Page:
Bedtimes are a constant struggle for parents with young children. Sometimes it seems that the little ones’ internal clocks are reset daily. One night they fall asleep as soon as you put them down, the next they fuss and cry for two hours before closing their eyes.

A team at the University of Colorado is looking to shed some new light on this topic. Actually, their findings show that ‘less’ light may be the key to a more even sleeping schedule.

The research team, working under the leadership of lead scientist Monique LeBourgeois, studied the sleeping habits of 14 healthy toddlers to learn more about children’s circadian rhythms. They used wrist activity monitors to track the children’s sleeping patterns over the course of six days. They also used cotton swabs to monitor the levels of melatonin in each child. Melatonin is a naturally occurring hormone that helps our bodies slow down at the end of the day.

They found that children who’s melatonin levels surged 30 minutes before bed, were far more likely to fall asleep when they were put to bed. Children who did not experience this surge, or received it later in the evening, were far more likely to remain restless once tucked in.

So now the question: How do we control the surge of melatonin?

Science has proven that melatonin levels are directly related to the amount of light the body receives. As light levels dip in the evening, levels rise.

The team from Colorado found that a progressive dimming of the house lights was an extremely effective way of controlling the hormone release in the children’s bodies. They also concluded, that allowing natural morning light was just as important for maintaining a proper sleep schedule.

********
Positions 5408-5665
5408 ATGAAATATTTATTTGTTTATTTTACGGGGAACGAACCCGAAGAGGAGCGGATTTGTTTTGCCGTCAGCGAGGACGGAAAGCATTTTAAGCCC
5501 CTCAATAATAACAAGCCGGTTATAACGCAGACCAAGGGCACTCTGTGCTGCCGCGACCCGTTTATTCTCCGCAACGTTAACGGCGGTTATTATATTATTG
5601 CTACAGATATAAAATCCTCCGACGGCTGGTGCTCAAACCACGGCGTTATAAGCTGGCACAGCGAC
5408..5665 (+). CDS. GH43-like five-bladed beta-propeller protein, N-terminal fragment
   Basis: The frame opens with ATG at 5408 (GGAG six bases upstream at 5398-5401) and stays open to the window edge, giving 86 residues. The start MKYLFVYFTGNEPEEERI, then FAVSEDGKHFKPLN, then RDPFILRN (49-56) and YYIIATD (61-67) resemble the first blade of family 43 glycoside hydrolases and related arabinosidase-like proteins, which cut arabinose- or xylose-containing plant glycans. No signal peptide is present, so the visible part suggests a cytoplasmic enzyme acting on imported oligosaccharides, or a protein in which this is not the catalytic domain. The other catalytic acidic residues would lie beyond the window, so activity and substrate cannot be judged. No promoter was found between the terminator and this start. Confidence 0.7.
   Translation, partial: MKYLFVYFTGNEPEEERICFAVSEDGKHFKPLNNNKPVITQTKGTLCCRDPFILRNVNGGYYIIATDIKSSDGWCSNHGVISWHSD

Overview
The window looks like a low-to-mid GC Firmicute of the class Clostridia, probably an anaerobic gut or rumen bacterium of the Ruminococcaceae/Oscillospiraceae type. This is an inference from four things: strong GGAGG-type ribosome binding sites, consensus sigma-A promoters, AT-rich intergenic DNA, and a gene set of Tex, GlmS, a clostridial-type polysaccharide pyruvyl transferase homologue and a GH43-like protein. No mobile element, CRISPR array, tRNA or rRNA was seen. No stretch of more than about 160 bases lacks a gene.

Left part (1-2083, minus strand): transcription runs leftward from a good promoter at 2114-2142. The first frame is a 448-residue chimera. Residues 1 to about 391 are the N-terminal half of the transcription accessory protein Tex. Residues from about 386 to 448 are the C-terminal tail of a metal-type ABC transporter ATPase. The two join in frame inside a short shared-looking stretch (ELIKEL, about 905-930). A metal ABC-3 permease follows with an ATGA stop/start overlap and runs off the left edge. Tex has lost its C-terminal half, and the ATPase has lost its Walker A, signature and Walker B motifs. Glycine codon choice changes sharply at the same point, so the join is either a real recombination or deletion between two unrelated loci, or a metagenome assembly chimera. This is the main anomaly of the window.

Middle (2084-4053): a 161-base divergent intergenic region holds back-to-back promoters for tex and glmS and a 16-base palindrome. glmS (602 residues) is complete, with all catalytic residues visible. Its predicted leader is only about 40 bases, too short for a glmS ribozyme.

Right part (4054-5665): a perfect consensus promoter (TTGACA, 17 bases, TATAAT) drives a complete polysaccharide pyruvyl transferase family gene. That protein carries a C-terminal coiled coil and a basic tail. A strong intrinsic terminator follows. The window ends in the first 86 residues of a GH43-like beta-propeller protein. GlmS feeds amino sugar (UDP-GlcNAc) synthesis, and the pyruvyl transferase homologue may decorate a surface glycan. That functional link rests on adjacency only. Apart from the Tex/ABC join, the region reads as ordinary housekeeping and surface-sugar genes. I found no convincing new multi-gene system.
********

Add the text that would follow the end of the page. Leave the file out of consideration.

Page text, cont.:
Exposure to unnatural light from electronic sources like iPads, the television and laptops was strongly discouraged during the lead-up hours before bed.

Back-To-School Sleep Ideas

As summer winds down and the days slowly become shorter, the family focus shifts from summer activities, to prepping for back-to-school. The kids maybe dreading it, but your countdown to Labour Day has probably already begun.

One important part of getting your children ready to start school is establishing formal sleep routines.

Back-To-School Sleep Patterns

Here are a few tips from Simmons Mattress Gallery:

1. Start putting the kids to bed at a set time each night. Try for 8:00. It will probably still be light out, but if you model the behaviour yourself, the kids will mimic your habits. Once they’ve fallen asleep, you can enjoy the last light of summer with a nice glass of wine on the patio.

2. Begin to limit television and video game use, at least before bed. Start a regular pattern of reading before bedtime. This will get them back into school mode and excited for new literature.

3. Remove distracting elements from their bedrooms. Slowly start moving their toys to another area of the house and away from their sleeping sanctuary.

4. Prepare dinner earlier so that their stomachs have more time to digest their food before the earlier bedtime. Also limit their junk food intake, especially the amount of pop and candy they are eating. It is suggested that children should not be given caffeine within six hours of their bedtime.

5. Establish weekday patterns. Let them stay up a few hours later on Friday and Saturday, but return to the scheduled bedtime on Sunday.

Good Luck and Goodnight!